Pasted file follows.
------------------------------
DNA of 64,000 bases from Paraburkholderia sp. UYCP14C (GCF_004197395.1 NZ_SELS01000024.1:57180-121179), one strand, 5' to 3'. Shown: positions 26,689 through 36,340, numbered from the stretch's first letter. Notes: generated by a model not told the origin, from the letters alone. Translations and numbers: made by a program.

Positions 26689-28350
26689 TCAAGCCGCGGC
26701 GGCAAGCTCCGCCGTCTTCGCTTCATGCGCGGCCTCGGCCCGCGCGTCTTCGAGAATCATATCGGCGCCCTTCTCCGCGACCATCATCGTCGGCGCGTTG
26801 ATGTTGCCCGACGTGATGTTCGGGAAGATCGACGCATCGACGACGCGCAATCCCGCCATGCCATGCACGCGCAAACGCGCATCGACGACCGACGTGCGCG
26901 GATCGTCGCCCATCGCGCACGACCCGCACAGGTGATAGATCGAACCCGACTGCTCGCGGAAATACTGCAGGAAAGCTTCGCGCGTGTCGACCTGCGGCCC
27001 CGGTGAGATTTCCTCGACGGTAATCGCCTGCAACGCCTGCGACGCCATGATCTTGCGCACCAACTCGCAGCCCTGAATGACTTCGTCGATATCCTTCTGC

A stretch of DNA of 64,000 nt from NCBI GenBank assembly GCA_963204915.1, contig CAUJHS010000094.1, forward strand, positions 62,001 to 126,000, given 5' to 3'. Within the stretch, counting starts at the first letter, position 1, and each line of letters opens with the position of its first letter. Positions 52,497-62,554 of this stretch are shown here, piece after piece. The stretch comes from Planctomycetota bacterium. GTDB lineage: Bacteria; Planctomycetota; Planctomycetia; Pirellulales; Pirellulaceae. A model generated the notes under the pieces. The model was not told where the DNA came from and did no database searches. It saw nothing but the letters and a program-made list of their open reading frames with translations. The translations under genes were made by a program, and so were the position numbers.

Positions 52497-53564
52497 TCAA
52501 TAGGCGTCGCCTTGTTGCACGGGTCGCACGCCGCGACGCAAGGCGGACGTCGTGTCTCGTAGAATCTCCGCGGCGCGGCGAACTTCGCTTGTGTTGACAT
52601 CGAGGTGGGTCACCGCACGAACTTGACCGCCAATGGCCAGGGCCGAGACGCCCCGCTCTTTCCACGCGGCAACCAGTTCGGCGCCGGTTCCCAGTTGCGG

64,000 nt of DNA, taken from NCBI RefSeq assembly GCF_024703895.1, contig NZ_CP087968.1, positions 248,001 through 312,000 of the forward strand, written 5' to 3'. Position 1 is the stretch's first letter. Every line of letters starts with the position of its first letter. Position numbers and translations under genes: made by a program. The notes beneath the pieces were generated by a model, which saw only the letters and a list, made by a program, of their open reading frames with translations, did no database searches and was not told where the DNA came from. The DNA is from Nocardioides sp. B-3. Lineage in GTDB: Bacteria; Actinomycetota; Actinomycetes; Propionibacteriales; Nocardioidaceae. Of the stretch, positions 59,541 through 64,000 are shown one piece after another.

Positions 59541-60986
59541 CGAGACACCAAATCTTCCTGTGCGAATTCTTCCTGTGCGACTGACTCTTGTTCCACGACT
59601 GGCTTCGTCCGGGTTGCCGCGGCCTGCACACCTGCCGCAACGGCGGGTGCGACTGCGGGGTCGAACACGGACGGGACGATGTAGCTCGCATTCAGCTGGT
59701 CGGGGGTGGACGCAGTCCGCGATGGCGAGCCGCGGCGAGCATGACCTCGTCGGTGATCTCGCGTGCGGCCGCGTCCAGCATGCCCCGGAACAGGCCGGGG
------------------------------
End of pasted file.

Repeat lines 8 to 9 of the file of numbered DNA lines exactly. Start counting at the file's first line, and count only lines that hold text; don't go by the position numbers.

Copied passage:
A stretch of DNA of 64,000 nt from NCBI GenBank assembly GCA_963204915.1, contig CAUJHS010000094.1, forward strand, positions 62,001 to 126,000, given 5' to 3'. Within the stretch, counting starts at the first letter, position 1, and each line of letters opens with the position of its first letter. Positions 52,497-62,554 of this stretch are shown here, piece after piece. The stretch comes from Planctomycetota bacterium. GTDB lineage: Bacteria; Planctomycetota; Planctomycetia; Pirellulales; Pirellulaceae. A model generated the notes under the pieces. The model was not told where the DNA came from and did no database searches. It saw nothing but the letters and a program-made list of their open reading frames with translations. The translations under genes were made by a program, and so were the position numbers.

Positions 52497-53564